I find understanding the cause is helpful to me & how I communicate with my parents.

The anxiety is real, they worry that if you don't enjoy the visit, you won't come to visit as much. Also, keep in mind while there are many love languages - mothers are taught that "acts of service" are how you prove your love.

So for my mother, after 5 years of these situations - I told her I wasn't coming back if she kept ruining my time off with all these worries. Wow, that was the wrong thing to say, her anxiety got worse.

Due to my experience with personal boundaries - I know this is not really my issue & if she had used her issues to guilt me into something, I would have shut the conversation down.

She didn't though & I could tell she was worse off, not better. This is pretty common - you can't tell someone not to feel their emotions - instead you can help them to walk through them, if you want to - but it's not your responsibility & don't let people guilt you into that ... you should do so only if you want a better relationship with them.

For my mother, I let know I was sorry she was more worried & I wanted her to always feel like she can talk to me about her concerns ... that I actually wished she would talk to me more about her concerns instead of my personal preferences. I asked her if she wanted to talk about the causes of her anxiety in relationship to my trips to visit her.

For her, she knew what I used to like, but do I still like that type of food dish? Is the place clean enough? Is the dog not bothering me or the girlfriend? Do I know where the towels are? Did I forget anything like bringing tooth brushes/paste? I had to keep the conversation on track, reminding her gently that this conversation isn't about me - it's about what made her worry when I visited? What would help her feel good enough to relax?

  • She was worried I wouldn't come back if I didn't enjoy the visit
  • She wasn't given sufficient information to plan meals for the visit by me
  • She was worried I cancelled without telling her or something happened to me on the road when driving (as my normal mode of operation was to get up & drive - in the winter it hits -30 to -50)
  • She felt, she didn't see me very often, so it was a multiplier to her previous worries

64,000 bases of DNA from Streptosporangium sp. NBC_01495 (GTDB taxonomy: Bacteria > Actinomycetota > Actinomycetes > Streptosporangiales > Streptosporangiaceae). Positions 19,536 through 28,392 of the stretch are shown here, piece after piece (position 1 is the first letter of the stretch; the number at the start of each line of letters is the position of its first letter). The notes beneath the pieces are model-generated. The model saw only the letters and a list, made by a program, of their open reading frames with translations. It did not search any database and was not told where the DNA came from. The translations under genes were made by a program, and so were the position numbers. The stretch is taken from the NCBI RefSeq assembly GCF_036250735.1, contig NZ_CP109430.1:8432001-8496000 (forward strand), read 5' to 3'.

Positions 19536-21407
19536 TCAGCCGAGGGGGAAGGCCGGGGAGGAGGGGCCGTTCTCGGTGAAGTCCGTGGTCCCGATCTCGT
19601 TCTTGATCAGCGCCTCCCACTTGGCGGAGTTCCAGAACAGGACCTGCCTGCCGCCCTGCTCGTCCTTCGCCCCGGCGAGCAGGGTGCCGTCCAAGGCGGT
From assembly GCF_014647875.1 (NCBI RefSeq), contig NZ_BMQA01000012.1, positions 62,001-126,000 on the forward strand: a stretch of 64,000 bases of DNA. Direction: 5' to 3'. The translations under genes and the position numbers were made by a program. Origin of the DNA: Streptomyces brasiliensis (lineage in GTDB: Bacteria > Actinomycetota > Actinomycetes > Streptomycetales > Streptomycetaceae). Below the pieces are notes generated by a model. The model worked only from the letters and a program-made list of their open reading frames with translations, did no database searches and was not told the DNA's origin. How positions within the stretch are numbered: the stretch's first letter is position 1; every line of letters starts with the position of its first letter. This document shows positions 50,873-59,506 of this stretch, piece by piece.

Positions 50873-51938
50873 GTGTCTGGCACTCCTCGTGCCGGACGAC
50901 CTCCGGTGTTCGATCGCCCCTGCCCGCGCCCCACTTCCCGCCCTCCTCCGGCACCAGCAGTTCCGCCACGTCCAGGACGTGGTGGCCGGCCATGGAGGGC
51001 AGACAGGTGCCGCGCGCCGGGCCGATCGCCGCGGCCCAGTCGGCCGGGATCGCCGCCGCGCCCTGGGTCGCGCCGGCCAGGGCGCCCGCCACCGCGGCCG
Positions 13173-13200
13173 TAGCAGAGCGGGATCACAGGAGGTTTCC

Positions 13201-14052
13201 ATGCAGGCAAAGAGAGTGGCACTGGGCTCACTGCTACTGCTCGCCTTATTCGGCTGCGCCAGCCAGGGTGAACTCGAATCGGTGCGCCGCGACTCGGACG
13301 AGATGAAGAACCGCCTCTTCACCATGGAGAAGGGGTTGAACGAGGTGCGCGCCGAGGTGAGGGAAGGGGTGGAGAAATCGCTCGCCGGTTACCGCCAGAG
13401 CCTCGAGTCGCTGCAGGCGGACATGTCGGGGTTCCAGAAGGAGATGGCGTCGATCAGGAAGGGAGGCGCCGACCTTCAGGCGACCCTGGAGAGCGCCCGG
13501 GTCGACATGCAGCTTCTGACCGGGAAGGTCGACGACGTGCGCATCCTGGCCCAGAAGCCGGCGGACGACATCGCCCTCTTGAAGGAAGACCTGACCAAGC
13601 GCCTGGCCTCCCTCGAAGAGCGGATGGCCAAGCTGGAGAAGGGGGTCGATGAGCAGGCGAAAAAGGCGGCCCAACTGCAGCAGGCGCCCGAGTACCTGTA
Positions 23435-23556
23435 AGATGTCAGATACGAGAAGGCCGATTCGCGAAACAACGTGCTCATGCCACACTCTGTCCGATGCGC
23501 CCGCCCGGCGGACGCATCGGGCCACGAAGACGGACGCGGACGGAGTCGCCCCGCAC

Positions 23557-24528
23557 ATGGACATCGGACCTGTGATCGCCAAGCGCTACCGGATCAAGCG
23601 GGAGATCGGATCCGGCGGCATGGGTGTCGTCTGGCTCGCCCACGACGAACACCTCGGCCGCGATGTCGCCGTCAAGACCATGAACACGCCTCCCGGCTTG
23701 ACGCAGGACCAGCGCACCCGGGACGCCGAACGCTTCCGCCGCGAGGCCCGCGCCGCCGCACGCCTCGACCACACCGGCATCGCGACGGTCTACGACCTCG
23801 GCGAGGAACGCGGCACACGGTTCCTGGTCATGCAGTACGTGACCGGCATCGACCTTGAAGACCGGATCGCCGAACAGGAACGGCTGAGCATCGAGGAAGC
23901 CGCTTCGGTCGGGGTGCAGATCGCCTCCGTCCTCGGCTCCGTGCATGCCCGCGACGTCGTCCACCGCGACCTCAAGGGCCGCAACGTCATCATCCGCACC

• She wasn't receiving positive feedback in the manner she expected communication wise
  • She just wanted to show she loved me by providing me with over the top things she liked herself
  • She wanted to be reassured of when I would be coming back the next time before we got to planning the current trip

The first 3 were easy. We ended up nailing down a list of things that we could both agree on, like setting a day a week ahead of time to chat for like 15 minutes to let her grocery shop. Then two or three days ahead of time to confirm everything was on schedule. Lastly the day before I would check in early in the day so she knew I was on my way & when I expected to arrive. I additionally said I would call or text at the half way point just to help out.

The feedback part was kind of painful, I had to lay out in a calm & measured way to her that I was serious, not insulting her & it took some serious discovery on both of our parts, "Mom what makes you feel good to hear?", "What do I need to say in order to get your attention to the fact that I'm trying when you bring me coffee/tea or make a meal or leave out towels for us?" I had to learn some new ways of giving the feedback to compliment her style of communication for the other one & work on it. I jotted down some notes & asked for her help in reminding me of this part.

We got a list of things she could do for the nice extra touches at meals, when I could say that's enough of the extras & identify she was crossing my boundaries & negatively effecting my mood by violating my wishes to stop doing favors for me.

Note in all of this, I told her that mistakes always happen & we are just working together to both improve the quality of our friendship. Don't say anything that makes her think breaking the agreement formed here will ruin the relationship.

For me the last one was the hardest - I hate committing to months ahead of time. Still working on that & we check in about holidays etc about twice a month.